Juneau is invited to a musical conversation.
Saxophonist Bob Mintzer won't simply be playing music Saturday night - he'll be having a musical discussion with three other virtuosos. It will be passionate and lively, sophisticated and straightforward, and each will offer his own insights in the language of music.
"We'll take some of the tunes I write and some jazz standards and have a little conversation - make it up as we go along, which is what jazz is about, setting up certain parameters and leaving room for communication," Mintzer said.
That isn't always the way it works. Mintzer also plays with the New York Philharmonic which demands a bit more structure than a jazz quartet. Mintzer's also a hired gun and has played on more than 300 recordings, working with popular musicians such as James Taylor, Diana Ross and Steve Winwood, jazz players Jaco Pastorius and Michael Franks, and big bands led by Buddy Rich and Tito Puente.
Mintzer's own big bands include jazz luminaries Randy Brecker, Peter Erskine and David Sanborn.
The Bob Mintzer Big Band won a Grammy Award earlier this year for its "Homage to Count Basie." He's also a member of the Yellowjackets, a contemporary jazz group.
Saturday night, Mintzer will share the stage with drummer Peter Erskine, bassist Dave Carpenter and pianist Russell Ferrante.
Erskine, a veteran of the group Weather Report and Stan Kenton's big band, has been at the forefront of worldclass jazz ensembles for 30 years. Mintzer and Erskine went to high school together at the Interlochen Arts Academy in Michigan and have been playing music together since 1970.
Mintzer said Erskine shares his conversational approach to jazz.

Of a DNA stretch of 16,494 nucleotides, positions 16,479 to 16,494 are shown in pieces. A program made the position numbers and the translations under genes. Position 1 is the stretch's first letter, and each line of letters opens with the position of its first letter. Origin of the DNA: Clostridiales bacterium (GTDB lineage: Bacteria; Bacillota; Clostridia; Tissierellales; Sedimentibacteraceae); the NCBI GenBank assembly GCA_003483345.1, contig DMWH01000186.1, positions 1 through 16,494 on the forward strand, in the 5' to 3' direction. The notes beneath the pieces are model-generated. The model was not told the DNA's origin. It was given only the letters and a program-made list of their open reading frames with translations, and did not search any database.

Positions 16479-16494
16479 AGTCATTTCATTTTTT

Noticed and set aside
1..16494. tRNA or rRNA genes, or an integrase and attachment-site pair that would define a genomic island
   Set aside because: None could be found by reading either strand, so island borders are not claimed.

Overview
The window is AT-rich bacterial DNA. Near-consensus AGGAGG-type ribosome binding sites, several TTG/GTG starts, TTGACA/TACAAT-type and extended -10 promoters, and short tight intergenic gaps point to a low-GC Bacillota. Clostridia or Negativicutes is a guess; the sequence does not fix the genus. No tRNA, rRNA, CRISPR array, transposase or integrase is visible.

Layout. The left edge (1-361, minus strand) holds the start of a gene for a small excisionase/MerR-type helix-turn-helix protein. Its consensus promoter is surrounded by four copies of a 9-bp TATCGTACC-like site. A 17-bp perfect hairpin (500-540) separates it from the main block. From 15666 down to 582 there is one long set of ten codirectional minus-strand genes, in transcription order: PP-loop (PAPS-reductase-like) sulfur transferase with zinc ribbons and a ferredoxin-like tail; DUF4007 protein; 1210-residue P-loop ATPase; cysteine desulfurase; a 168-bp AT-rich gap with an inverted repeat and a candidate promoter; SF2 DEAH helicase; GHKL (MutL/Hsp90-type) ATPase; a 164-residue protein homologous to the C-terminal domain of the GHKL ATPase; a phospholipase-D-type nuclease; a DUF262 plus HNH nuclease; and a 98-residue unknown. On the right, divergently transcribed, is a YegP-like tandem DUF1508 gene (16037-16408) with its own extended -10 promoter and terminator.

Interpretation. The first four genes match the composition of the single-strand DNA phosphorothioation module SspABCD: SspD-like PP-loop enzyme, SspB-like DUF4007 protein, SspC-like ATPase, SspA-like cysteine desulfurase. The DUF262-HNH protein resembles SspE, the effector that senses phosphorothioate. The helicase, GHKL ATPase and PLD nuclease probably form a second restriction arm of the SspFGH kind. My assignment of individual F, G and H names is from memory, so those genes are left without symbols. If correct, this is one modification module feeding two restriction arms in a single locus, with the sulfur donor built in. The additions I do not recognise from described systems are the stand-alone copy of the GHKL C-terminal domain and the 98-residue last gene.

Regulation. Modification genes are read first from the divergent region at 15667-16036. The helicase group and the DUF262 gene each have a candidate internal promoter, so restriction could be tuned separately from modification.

"Peter says, 'Get out of the way of the music and let it unfold - be a participant, but sort of collectively let it happen without imposing your will,' " Mintzer said. "I try not to think about anything but what the others are playing. The quality of the best players in jazz that I appreciate most is the ability to suss out what is going on in a piece, then forget that and pay more attention to where the music is going, then move in the same direction."
Bob Mintzer Quartet
When: 8 p.m. Saturday, May 25.
Where: JuneauDouglas High School auditorium.
Music: original jazz and some standards.
Tickets: $20 for general admission, $16 for students and seniors, at Hearthside Books and at the door.
Workshop: "A Look Inside the Jazz Quartet," 11-11:45 a.m. Saturday, May 25, at the University of Alaska Southeast Egan Library, free.
Mintzer has recorded a dozen CDs with his big band. Just a few weeks ago the group recorded "Gently," the follow-up to the Count Basie homage in a session that Mintzer called a revelation.
"Typically big bands are loud and energetic, with wailing saxes and screaming trumpets," he said. "I really tried to do something else, the softer side of big band music."
Mintzer, who plays flute and clarinet as well as sax, said he used woodwinds in place of saxophones and mutes on the brass. He instructed the musicians to take a gentle approach.
"What I learned was in bringing the volume way down the sound got bigger and wider," Mintzer said. "When music is loud the distortion factor goes up, which obscures clarity. When it's soft it provides a window inside the music. You can see and sense everything so much more clearly."
Mintzer heads to Calgary, Alberta, the day after Jazz and Classics. Then he and keyboardist Ferrante join the rest of the Yellowjackets in Germany for a jazz festival - one of four trips to Europe that Mintzer will make in the next three months.
Jumping between the intimacy of a jazz quartet, the power of a 16-piece big band or a symphony orchestra doesn't faze Mintzer.
"It's all music," he said. "I like to do a variety of things that complement each other, so at the end you say, 'What a great day.' The enjoyment factor is high."
Riley Woodford can be reached at firstname.lastname@example.org.